58 – Karlos Dansby, Cardinals – It’s hard to imagine a better physical specimen at outside linebacker than Dansby, who is a leader on a strong Cardinals defense. He gets the nod over Gary Brackett, an undersized middle linebacker at the heart of the Colts defense. Other notable 58s: Marcus Benard, Browns; Quincy Black, Buccaneers; Thomas Davis, Panthers; Marques Harris, Chargers; Robert Henson, Redskins; Rey Maualuga, Bengals; Slade Norris, Raiders; Antonio Pierce, Giants; Scott Shanle, Saints; Tim Shaw, Bears; David Vobora, Rams; Jason Williams, Cowboys; Pierre Woods, Patriots

59 – London Fletcher, Redskins – Fletcher doesn’t have ideal size, but year after year he is a leader, a reliable tackler, and a playmaker, no matter what team he’s playing for. He’s a great success story as an undrafted player. He gets the nod over Julian Peterson of Detroit and DeMeco Ryans of Houston. Other notable 59s: Spencer Adkins, Falcons; Jovan Belcher, Chiefs; Angelo Crowell, Buccaneers; Aaron Curry, Seahawks; Dannell Ellerbe, Ravens; Heath Farwell, Vikings; Larry Grant, Rams; Gary Guyton, Patriots; Ramon Humber, Colts; Brian Iwuh, Jaguars; Brandon Johnson, Bengals; Landon Johnson, Panthers; Brad Jones, Packers; Cato June, Bears; Stanford Keglar, Titans; Ashlee Palmer, Bills; Brandon Siler, Chargers; Pisa Tinoisamoa, Bears; Gerris Wilkerson, Giants; Brandon Williams, Cowboys; Wesley Woodyard, Broncos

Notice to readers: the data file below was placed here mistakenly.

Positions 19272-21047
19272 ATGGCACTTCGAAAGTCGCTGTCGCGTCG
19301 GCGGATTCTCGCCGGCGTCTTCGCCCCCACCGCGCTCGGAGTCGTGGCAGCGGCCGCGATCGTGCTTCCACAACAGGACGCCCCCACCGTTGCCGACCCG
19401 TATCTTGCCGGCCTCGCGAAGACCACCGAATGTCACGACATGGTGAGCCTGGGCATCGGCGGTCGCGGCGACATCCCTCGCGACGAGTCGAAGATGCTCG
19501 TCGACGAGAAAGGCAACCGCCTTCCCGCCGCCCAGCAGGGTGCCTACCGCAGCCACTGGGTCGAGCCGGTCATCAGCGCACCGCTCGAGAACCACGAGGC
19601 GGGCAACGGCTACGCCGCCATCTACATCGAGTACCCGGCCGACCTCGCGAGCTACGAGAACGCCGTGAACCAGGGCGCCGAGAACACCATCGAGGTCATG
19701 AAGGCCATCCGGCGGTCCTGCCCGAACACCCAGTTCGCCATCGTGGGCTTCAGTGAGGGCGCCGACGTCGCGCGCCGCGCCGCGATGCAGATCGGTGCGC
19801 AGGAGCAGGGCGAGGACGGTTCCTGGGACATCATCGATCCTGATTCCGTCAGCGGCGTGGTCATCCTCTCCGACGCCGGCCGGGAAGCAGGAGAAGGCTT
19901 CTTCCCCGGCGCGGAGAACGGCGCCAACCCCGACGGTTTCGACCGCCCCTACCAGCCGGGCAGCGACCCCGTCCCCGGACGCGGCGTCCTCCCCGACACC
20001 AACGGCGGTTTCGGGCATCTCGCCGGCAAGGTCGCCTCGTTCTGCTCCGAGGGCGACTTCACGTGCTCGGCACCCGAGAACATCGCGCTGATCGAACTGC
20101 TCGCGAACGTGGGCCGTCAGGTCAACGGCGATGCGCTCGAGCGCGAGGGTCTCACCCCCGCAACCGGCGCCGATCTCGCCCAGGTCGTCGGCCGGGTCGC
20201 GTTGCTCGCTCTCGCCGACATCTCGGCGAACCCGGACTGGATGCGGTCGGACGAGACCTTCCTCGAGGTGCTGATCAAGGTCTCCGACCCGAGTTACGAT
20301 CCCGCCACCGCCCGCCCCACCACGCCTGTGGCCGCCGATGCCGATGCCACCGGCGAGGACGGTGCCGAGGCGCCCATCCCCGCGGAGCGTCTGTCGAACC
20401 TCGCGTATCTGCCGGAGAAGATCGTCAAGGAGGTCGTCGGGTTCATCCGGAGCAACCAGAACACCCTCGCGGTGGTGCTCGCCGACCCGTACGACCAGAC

74 – Aaron Kampman, Packers – Kampman, who moved from defensive end to outside ‘backer this season as Green Bay implemented a 3-4 defense, kept his old D-lineman number. Kampman didn’t have a great transition season, with just 3.5 sacks in nine games before suffering a season-ending injury. But he’s still a good player, and he’s the only linebacker wearing 74, so he merits a mention.

90 – No linebackers wearing 90 have played a game this season.

91 – Tamba Hali, Chiefs – Hali is emerging as a solid pass rusher in Kansas City, with 7.5 sacks thus far this season. He gets the nod at this number over Cameron Wake, Miami’s CFL import who has 5.5 sacks in his first NFL season.

92 – Elvis Dumervil, Broncos – In one of the toughest calls of this whole project, we’re going with Dumervil, the NFL leader with 15 sacks, over 2008 Defensive Player of the Year James Harrison of Pittsburgh. Both guys play outside linebacker in a 3-4 defense, and both add the fright factor to their respective defenses. But while Harrison may be a better player in pass coverage, Dumervil is having a defensive player of the year caliber campaign in Denver, and so for 2009 we have to opt for him. Other notable 92s: Bertrand Berry, Cardinals; Hunter Hillenmeyer, Bears

93 – Anthony Spencer, Cowboys – Spencer has been a disappointment at outside ‘backer since the Cowboys made him a first-round pick three years ago, but as a full-time player he gets the nod over Jason Trusnik, who has moved into the starting lineup in Cleveland after a midseason trade from the Jets.

94 – DeMarcus Ware, Cowboys – Ware is a preeminent pass rusher with nine sacks this year and 62.5 in five seasons so far. Also deserving mention is Lawrence Timmons, an emerging inside ‘backer for the Steelers. Other notable 94s: Arnold Harrison, Browns; Marques Murrell, Jets; Jyles Tucker, Chargers